The exact hours covered by second shift workers vary by industry and company. Second shift is typically defined as an evening work period that ends at or near midnight. This is followed by third shift, which can begin around midnight and last until the early hours of the morning. The Bureau of Labor Statistics (BLS) defines evening shifts as work hours between 2 p.m. and midnight, and night shifts as anything between 9 p.m. and 8 a.m.
Second Shift Job Education Requirements
The necessary education and experience required for second shift jobs varies greatly depending on the industry. Many nurses work second shift, with an increasing number performing 12-hour shifts in a three-day work week. This job requires extensive education and the proper medical licensure. On the other end of the spectrum are retail and restaurant workers staffing 24-hour locations. These positions require only minimal education, and some are available to job seekers lacking a high school education.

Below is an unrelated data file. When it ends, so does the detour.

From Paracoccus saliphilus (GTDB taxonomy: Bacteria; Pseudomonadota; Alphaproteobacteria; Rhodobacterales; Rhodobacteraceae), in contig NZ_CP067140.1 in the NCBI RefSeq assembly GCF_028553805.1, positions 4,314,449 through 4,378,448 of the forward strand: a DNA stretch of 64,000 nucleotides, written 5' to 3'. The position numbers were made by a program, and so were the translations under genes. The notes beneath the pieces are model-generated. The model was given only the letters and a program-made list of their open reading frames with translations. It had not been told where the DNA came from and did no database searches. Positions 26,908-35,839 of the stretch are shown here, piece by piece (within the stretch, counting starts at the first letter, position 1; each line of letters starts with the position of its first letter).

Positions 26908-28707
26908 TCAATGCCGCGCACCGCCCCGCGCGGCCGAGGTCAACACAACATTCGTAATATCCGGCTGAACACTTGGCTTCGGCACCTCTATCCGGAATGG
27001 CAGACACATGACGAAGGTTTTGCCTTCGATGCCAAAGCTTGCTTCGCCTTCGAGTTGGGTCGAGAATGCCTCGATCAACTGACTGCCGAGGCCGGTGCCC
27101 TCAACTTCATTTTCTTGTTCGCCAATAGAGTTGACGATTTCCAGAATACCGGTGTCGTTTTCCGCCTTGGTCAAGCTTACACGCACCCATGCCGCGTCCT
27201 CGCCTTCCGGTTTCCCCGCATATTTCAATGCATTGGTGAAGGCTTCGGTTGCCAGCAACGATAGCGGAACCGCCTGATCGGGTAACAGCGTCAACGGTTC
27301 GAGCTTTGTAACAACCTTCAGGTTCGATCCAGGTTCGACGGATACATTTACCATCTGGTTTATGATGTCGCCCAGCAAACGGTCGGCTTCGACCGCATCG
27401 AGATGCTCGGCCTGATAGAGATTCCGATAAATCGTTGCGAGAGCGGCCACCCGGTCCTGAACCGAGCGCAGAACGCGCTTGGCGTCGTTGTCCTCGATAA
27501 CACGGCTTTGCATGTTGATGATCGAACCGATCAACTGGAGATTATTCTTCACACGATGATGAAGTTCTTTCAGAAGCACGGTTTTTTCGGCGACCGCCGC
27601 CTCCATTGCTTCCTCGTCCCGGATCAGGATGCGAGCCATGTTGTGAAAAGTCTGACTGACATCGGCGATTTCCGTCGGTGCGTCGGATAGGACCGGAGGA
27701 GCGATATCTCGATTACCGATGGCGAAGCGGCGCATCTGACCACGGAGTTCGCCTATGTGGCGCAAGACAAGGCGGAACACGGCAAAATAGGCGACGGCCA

Second Shift Job Market
When BLS data was last gathered on shift work in 2004, about 18 percent of wage and salary workers had an evening or night shift. Of the 22 million people working these shirts, 8.4 million had evening hours, and 3.8 million worked a night shift. Shift work is more prevalent in some industries than others. Health care, industrial production, security, and law enforcement companies all have a greater need for shift workers.
Second Shift Job Salary Information
The Fair Labor Standards Act (FLSA) does not require employers to compensate second shift workers any differently than day workers. However, nonexempt workers who work more than 40 hours in a single work week must receive no less than time and one-half the regular pay rate for each hour over 40. Some companies will provide extra pay for employees working night shifts.